The table below provides information about the protected status - state and federal - and the rank (S and G Ranks) for Clustered Bur-reed (Sparganium glomeratum). See the Working List Key for more information about abbreviations. Counties shaded blue have documented occurrences for this species in the Wisconsin Natural Heritage Inventory database. The map is provided as a general reference of where this species has been found to date and is not meant as a range map.

Documented locations of Sparganium glomeratum in the Natural Heritage Inventory Database as of July 2015.

Summary Information
State StatusTHR
Federal Status in Wisconsinnone
State RankS2
Global RankG4?
Tracked by NHIY

Habitats and landscapes

The Natural Heritage Inventory has developed scores indicating the degree to which each of Wisconsin's rare plant species is associated with a particular natural community or ecological landscape. This information is similar to that found in the Wildlife Action Plan for animals. As this is a work in progress, we welcome your suggestions and feedback.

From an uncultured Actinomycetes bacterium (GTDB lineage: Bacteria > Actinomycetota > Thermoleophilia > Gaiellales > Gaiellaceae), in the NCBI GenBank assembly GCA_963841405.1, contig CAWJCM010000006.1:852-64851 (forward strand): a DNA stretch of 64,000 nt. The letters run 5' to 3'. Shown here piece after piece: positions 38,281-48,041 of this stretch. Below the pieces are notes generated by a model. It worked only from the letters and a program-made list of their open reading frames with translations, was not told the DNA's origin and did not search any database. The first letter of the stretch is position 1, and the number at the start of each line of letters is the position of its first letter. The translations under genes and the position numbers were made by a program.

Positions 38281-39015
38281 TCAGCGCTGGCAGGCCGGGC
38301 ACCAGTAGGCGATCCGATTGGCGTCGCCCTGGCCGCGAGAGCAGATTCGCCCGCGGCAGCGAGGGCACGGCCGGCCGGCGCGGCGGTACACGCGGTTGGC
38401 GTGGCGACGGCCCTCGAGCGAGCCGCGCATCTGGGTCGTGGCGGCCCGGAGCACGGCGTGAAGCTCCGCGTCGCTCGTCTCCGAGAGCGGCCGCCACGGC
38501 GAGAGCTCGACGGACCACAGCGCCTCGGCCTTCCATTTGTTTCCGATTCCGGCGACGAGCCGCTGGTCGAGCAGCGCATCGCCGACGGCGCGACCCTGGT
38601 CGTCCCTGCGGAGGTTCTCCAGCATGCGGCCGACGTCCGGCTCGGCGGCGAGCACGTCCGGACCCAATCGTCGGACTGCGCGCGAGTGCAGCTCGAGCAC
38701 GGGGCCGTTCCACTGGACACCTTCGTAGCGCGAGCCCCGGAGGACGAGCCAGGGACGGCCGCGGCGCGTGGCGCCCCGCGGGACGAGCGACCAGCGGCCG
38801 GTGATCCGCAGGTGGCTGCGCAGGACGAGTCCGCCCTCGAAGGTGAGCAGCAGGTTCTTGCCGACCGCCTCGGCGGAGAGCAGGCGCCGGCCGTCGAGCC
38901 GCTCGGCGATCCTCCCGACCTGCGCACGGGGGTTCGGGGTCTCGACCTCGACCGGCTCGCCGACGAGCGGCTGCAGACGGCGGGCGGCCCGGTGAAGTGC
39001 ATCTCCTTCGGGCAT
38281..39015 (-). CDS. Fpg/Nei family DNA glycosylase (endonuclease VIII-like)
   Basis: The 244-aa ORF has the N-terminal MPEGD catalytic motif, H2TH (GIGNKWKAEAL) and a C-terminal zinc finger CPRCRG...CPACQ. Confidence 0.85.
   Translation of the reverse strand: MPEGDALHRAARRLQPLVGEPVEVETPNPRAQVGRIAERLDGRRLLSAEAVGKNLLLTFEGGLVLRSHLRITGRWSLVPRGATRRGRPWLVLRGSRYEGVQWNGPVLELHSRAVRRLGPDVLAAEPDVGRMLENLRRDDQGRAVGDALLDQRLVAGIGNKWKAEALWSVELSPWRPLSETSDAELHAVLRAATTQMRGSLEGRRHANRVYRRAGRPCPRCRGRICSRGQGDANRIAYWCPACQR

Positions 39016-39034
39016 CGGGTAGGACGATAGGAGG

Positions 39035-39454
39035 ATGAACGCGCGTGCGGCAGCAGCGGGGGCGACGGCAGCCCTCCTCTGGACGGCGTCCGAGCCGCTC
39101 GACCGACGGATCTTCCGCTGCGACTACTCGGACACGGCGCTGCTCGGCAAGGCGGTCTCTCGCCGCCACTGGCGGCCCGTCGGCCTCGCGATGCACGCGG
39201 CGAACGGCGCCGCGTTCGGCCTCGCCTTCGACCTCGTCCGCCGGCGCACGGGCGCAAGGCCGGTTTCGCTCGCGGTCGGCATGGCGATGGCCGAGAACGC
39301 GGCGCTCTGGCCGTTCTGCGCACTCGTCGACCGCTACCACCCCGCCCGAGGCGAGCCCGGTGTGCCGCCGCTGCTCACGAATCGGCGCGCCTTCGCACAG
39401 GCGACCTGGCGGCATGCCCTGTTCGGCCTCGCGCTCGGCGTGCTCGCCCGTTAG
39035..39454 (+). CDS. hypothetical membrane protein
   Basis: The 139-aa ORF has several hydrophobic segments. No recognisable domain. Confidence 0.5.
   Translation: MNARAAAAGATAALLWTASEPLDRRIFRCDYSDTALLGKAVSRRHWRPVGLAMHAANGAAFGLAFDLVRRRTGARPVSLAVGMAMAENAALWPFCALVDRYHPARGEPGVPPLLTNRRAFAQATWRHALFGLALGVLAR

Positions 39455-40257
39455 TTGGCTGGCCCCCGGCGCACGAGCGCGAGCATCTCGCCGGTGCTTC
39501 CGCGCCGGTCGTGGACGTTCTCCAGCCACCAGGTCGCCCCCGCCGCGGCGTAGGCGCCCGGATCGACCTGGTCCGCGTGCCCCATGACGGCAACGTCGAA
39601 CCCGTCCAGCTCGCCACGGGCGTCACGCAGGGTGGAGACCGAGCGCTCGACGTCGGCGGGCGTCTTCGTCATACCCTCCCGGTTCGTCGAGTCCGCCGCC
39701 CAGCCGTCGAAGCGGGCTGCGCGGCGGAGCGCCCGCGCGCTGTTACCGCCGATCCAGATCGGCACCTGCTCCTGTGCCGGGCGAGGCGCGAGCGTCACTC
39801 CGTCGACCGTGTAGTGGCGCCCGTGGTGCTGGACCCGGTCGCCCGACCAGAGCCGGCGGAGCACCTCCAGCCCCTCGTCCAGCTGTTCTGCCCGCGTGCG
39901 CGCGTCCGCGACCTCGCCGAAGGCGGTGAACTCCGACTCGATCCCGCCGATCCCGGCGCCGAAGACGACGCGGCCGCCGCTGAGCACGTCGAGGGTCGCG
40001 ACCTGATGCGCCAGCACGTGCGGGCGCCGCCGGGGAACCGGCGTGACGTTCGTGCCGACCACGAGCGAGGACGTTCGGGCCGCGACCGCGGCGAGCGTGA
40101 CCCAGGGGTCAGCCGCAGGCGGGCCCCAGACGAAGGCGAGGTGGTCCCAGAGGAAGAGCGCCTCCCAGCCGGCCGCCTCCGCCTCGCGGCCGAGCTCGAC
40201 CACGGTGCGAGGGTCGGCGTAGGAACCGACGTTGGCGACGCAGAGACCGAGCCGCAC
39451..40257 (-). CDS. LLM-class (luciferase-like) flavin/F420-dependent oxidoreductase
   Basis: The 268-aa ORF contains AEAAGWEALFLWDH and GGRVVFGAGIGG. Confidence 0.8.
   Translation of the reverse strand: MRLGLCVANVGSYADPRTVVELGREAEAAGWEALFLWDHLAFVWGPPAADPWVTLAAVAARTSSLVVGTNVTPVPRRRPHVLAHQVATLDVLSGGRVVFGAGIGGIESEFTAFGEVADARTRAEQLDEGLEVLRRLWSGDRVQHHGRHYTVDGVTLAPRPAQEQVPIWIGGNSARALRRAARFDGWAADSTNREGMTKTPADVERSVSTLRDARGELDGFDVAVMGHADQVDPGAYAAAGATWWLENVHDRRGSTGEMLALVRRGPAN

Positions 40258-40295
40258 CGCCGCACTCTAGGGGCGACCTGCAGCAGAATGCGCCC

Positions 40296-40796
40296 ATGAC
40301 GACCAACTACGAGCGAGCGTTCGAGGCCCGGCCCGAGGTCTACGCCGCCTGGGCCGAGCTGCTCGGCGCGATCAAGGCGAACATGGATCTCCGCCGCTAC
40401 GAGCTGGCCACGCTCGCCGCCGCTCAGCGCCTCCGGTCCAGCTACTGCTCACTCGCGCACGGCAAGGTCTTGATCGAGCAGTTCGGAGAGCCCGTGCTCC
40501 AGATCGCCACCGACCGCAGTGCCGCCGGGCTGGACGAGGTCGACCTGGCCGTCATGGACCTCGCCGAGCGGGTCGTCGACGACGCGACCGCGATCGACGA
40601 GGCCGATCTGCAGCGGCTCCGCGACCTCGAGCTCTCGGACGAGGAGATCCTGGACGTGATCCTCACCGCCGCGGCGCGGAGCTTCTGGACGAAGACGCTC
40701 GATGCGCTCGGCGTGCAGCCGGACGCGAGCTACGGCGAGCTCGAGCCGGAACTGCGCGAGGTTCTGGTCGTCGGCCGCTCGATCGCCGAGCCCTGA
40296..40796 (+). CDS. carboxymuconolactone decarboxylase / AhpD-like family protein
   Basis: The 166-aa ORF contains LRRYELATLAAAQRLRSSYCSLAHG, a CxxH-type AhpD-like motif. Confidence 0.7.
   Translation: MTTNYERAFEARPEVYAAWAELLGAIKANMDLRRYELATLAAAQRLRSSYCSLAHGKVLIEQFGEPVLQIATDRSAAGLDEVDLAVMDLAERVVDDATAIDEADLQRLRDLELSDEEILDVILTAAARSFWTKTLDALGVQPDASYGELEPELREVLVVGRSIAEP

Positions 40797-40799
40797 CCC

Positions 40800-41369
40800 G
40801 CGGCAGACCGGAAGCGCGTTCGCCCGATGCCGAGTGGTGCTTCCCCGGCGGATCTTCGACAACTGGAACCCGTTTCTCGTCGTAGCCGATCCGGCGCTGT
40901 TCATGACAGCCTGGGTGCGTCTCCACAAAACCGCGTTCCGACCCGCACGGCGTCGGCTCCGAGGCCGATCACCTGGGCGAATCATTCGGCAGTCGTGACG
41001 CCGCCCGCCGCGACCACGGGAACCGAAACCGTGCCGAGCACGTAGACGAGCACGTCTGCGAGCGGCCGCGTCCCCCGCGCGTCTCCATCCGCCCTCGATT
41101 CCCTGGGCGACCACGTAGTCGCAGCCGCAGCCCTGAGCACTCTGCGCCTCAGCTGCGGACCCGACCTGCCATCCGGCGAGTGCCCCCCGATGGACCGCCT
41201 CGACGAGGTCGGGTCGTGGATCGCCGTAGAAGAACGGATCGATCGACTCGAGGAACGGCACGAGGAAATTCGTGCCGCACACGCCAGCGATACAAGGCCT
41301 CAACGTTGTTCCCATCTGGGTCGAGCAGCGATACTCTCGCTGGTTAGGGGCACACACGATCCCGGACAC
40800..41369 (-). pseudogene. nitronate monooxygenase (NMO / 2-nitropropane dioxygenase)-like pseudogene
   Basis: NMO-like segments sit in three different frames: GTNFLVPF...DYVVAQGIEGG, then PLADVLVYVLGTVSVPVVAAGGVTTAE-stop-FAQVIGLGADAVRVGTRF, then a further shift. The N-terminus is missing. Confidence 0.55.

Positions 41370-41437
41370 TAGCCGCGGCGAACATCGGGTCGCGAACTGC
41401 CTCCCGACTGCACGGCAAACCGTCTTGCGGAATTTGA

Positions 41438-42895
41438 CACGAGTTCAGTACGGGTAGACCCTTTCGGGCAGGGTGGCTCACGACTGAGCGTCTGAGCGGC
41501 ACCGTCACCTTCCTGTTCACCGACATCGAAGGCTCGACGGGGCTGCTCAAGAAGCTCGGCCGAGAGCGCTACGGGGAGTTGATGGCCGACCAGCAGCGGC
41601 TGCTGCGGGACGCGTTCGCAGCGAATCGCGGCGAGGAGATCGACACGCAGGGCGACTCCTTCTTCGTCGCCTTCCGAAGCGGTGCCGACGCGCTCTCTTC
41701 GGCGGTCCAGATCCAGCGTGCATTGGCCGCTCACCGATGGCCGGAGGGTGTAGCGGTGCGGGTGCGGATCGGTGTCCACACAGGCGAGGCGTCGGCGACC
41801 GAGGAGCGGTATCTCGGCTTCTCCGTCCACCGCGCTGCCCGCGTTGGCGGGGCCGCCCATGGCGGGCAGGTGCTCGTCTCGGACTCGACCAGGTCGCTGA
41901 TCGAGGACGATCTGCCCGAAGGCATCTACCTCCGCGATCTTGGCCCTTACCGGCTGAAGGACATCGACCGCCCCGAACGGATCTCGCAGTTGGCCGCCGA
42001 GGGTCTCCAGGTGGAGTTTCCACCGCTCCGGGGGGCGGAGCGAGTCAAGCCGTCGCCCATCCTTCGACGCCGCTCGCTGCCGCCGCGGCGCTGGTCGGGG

General habitat information

  • Habitat description: Found in cold ditches and pools within sedge meadows, willow-alder thickets and, occasionally, tamarack stands on the Lake Superior clay plain.
  • Soils: Wet soils.

Natural communities

This table lists the natural communities that are associated with Clustered Bur-reed. Scores for natural community associations are: "significant" association (score=3), "moderate association" (score=2) or the species can be present but is only weakly associated with the community (score=1).

Ecological landscapes

This table lists the ecological landscape association scores for Clustered Bur-reed. The scores (3=High, 2=Moderate, 1=Low, 0=None) also correspond to the map.

Map of the Ecological Landscapes of Wisconsin.

Ecological landscape score
Northwest Lowlands 2
Northwest Sands 1
Superior Coastal Plain 3

Species guidance